It turns out, however, that rain does bother the people of Santiago de Cuba. Our guide informed us that school classes had been cancelled for the day. Monuments, public facilities and some museums were also closed. Rain is fairly rare in this part of Cuba, so they treat it in the same fashion that we would treat our snow days. A few passengers grumbled about this, but what can you do? You’re in Cuba, and this is the way Cuba works.

Santiago de Cuba’s gorgeous Ifgenia Cemetary. Photo © 2014 Aaron Saunders

Our tour took us to the absolutely beautiful Santa Ifgenia Cemetery, where Cuba’s national hero Jose Marti is buried. Born in Havana in 1853, Marti is an interesting figure in the rich history of Cuba. Rather than embracing the United States, he was one of the first to warn of the dangers the country represented to local Cuban business as the States became increasingly involved in the sugar trade in Cuba following the abolition of slavery.

The rain continued unabated for our visit – but those in our group didn’t care. Bring on the rain! Photo © 2014 Aaron Saunders

He was also a famous author, journalist and orator in his own right; he is still seen to this day as a national hero and is spoken of with the same fondness normally reserved for that other benefactor of the Cuban people, Che Guevara. To see his tomb – presided over by two uniformed guards – was a wonderful experience, as was strolling through the rest of the elaborate, marble-clad cemetery that remains the final resting place for numerous intellectuals, thinkers and national heroes.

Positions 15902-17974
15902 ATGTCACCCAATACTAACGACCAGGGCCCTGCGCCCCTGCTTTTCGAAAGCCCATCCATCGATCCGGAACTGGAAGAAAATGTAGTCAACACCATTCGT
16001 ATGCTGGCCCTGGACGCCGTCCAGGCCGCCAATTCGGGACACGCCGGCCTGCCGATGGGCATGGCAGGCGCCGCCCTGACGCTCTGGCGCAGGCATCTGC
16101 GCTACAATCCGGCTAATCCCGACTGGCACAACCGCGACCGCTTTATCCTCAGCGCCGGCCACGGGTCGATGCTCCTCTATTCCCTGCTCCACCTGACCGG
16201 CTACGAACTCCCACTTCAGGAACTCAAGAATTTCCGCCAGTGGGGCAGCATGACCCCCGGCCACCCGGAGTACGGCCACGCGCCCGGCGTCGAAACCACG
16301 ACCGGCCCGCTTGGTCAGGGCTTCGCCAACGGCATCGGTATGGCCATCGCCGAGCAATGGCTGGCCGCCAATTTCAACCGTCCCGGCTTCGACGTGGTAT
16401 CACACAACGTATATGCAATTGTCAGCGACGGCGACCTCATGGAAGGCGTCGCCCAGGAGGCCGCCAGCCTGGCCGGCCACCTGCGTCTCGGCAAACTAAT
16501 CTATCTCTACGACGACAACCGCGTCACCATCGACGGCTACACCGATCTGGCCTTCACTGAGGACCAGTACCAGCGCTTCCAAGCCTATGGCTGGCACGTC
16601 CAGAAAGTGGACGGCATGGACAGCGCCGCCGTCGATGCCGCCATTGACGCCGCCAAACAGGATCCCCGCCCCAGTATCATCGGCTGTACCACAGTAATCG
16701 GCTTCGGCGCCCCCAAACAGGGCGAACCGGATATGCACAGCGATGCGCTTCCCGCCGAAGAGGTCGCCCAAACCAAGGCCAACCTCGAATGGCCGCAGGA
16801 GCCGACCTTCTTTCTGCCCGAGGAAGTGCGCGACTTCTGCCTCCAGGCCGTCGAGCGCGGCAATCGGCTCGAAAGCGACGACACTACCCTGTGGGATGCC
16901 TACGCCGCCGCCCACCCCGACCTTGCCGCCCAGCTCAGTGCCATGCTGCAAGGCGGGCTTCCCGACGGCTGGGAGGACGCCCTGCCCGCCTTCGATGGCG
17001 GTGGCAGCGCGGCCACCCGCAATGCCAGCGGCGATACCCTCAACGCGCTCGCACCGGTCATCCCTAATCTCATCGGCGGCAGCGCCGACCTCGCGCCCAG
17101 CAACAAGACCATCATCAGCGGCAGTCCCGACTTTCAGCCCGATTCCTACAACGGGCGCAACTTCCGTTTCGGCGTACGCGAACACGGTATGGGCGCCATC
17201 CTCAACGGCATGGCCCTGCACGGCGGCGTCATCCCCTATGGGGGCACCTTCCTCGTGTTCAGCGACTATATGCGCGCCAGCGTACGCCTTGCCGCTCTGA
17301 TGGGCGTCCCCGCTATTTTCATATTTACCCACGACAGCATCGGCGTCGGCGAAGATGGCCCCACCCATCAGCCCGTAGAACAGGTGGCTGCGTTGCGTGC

But something very interesting happened today. Our guide spoke with pride and passion about Jose Marti, the Revolution, and, yes, Fidel Castro. As he should. He is, after all, Cuban.

Photo © 2014 Aaron Saunders

But one guest challenged our guide on the history of the revolution and the struggle that Jose Marti endured that would eventually pave the way for Cuban patriots like Castro and Guevara. He did this in front of the two guards overlooking Marti’s grave. It made our guide visibly uncomfortable, though he did his very best to answer in a most diplomatic fashion.

The two guards, however, had their eyes on our guide in the same way a vulture might cast a warning glance at its prey. They never said a word, but their message seemed to ring out loud and clear: chose your words carefully.

Climbing the steps to Antonio Maceo Revolution Square. The marble steps came from quarries located near Punta Frances, where we were earlier in the week. Photo © 2014 Aaron Saunders

I had read that it is unwise in Cuba to talk of politics – and particularly to criticise the government or anything to do with Fidel Castro. Such discussions simply do not occur here, though Cubans will speak frankly on everything from sex to the weather. But, I was also surprised the guest was challenging our guide. Our guide hadn’t said anything factually inaccurate, but instead spoke with passion about his country. It’s no different from how a guide in Washington D.C. might talk about the United States, or one in London might speak of past glories of the British Empire – despite the fact that neither country will be nominated for the sainthood at any time based on some of their past indiscretions.

The square and its associated monuments were inaugurated in 1991. Photo © 2014 Aaron Saunders